At the end of life, we want to make sure that we are comfortable. People across the globe fear dying in pain. It’s a real fear because the World Health Organization estimates that 1/10 people alive today risks dying a painful death. This is true for developing countries, as well as developed countries like the United States, Canada, and Australia. Patients with cancer suffer from pain. In fact, chronic cancer pain occurs in about 33% of patients in active therapy and 67% of patients with active disease. Opioids are the mainstay of treatment for cancer pain, but are they effective and worth the treatment? Are there a lot of side effects? We are going to explore how opioids can impact those suffering from pain at the end of life.

Physical pain is common and most feared by those nearing the end of their life. Cancer pain is a large component, but stiffness from being immobile is also common. For most patients, pain medications are taken around the clock. But, patients also have breakthrough pain which require short acting opioids. The last thing patients and doctors want is suffering – especially toward the end.

Opioid abuse continues to be a major concern for patients and their families in the United States. Many studies show that there is a low rate of addiction for the severely ill. Therefore, opioids should be offered and provided for those at the end of life. They should not be withheld due to a fear of abuse or addiction. Surprisingly, access to pain-relieving medicines such as morphine for dying patients is impeded by the government or certain regulations in some countries.

There can be side effects from opioids, but most of the time they can be managed.  Withdrawal is possible if the opioid is reduced too quickly or stopped abruptly. Opioids are individualized for each patient, because each person responds differently based on numerous factors such as genetics, other diseases or illnesses and kidney or liver problems. Opioids can be administered in different ways too – orally, transdermally, rectally, intranasally, and intravenously, for instance. Some routes are more helpful at the end of life when oral administration may be difficult from conditions like a decreased level of consciousness, difficulty swallowing or nausea.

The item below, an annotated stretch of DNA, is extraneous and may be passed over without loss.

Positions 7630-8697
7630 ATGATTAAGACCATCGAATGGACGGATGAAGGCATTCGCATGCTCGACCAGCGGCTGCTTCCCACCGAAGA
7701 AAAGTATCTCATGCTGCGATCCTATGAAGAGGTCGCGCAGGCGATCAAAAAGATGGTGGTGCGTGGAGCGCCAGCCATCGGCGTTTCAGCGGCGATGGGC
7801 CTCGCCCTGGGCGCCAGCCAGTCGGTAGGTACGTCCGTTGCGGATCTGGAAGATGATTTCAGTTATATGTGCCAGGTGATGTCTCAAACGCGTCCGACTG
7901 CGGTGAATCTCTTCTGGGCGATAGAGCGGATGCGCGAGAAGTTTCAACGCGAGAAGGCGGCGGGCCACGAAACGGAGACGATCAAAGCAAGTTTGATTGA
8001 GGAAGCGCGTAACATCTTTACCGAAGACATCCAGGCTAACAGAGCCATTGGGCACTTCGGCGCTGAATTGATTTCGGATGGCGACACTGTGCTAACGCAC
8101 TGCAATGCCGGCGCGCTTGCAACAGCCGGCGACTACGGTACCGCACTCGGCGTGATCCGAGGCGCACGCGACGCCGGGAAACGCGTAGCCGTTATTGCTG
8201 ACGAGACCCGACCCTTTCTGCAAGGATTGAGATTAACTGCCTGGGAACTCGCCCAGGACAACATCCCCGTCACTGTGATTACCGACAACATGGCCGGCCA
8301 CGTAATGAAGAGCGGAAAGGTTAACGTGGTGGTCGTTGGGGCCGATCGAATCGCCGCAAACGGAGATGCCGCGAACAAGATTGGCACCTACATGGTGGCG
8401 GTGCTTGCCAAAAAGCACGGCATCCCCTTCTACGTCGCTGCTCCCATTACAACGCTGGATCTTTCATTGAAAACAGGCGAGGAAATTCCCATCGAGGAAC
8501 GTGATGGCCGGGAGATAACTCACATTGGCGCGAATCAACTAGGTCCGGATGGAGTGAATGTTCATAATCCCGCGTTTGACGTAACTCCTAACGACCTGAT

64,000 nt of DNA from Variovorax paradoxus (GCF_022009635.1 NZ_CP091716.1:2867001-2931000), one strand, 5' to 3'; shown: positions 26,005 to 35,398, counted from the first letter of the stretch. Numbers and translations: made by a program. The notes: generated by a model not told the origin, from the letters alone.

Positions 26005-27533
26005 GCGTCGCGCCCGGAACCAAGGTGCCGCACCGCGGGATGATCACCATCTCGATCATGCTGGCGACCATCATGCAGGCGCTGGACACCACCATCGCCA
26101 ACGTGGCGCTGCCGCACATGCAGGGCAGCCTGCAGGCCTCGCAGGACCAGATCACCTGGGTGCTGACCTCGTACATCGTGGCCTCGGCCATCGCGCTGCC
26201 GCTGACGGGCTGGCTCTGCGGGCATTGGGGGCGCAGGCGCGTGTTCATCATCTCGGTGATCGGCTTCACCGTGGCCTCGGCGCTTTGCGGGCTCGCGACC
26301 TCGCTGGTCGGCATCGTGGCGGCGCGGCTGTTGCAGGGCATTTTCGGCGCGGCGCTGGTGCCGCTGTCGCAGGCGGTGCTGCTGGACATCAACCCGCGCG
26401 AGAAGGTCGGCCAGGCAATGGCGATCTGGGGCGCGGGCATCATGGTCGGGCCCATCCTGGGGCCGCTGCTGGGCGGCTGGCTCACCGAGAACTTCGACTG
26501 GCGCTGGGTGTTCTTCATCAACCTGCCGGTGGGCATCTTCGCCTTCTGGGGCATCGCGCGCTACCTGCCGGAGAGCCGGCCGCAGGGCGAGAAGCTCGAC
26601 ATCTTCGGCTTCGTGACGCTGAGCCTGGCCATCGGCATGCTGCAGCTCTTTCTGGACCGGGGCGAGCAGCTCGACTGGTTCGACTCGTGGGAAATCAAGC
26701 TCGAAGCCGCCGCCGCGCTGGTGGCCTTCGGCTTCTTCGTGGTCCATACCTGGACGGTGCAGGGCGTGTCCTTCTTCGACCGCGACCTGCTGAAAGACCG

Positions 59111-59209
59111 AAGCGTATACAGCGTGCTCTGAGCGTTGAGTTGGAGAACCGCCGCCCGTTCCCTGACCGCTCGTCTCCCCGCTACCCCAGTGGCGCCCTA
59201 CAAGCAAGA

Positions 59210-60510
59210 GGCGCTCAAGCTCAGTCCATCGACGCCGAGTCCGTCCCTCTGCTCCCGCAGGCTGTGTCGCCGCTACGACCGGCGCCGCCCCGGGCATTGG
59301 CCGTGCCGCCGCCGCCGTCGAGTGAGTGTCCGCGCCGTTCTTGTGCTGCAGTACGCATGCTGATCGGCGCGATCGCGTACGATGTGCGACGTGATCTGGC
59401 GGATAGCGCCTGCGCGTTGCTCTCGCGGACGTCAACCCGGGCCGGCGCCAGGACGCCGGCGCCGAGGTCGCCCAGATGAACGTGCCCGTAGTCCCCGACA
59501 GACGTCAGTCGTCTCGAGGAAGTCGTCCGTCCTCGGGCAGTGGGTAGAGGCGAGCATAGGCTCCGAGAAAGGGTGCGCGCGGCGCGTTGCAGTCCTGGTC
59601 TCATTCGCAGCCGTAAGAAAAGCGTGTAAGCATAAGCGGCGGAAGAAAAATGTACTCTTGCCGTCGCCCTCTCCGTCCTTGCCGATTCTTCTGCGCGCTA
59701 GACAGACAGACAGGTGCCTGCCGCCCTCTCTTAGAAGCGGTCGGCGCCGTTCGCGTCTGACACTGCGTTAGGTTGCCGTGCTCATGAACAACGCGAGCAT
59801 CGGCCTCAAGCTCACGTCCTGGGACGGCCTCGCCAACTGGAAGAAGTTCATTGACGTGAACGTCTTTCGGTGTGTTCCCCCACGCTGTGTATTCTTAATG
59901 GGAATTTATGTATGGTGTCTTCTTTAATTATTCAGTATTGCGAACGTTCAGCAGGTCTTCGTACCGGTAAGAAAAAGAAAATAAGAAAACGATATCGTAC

The cost of the opioids is another consideration. Some newer opioids can cost more than those that have been on the market for many years. For instance, newer fentanyl products that are administrated as a spray in the nose or the mouth can cost more than opioids like oxycodone (Percocet), hydromorphone (Dilaudid), or morphine. Insurers may not cover these newer drugs unless the patient has failed more standard opioid medication therapy first. On the other hand, opioids should be customized to each patient based off their specific needs related to route of administration, side effects and especially efficacy. The ultimate goal is to maximize pain relief and minimize side effects so that the patient is free to choose how to live the remainder of life.

If a patient is just starting an opioid regimen at the end of life, there may be a greater risk of side effects due to changes in the body’s ability to metabolize drugs and excrete them. Sometimes more than one opioid needs to be trialed (opioid rotation) before the most effective drug with the fewest side effects is found. Patients not taking opioids (opioid naïve) will not have an immediate tolerance to a new opioid that is provided. Proper timing of opioid therapy and careful assessment of side effects should occur for those at the end of life.

For patients having a hard time breathing or functioning because of the pain, opioids can make a big difference. Don’t be misled into thinking that starting or escalating an opioid to a dying patient will unethically cause death. Research suggests that aggressive pain control at the end of life does not necessarily shorten life. Rather, it can be life-prolonging by reducing the body’s exposure to uncontrolled pain. In general, there is no correlation between opioid dose, timing of administration, and time of death.

Talk with your doctor or pain specialist about the appropriateness of opioid therapy if faced with a terminal illness.

For more information on managing pain towards the end of life you can listen to an interview I had with Patrick Swayze’s wife, Lisa, in Caregiving When Life Ends with Lisa Swayze Part I.

You can also listen to my show Will We Die in Pain? in which I interview Mike Hill, Director, Writer and Producer of “Life Before Death,” a documentary highlighting the battle by physicians and nurses to stop the epidemic of pain that threatens to condemn one in every ten of us to die a painful death.

Remember, no one is immune to pain, but together we can overcome it.


Source Information: American Family Physician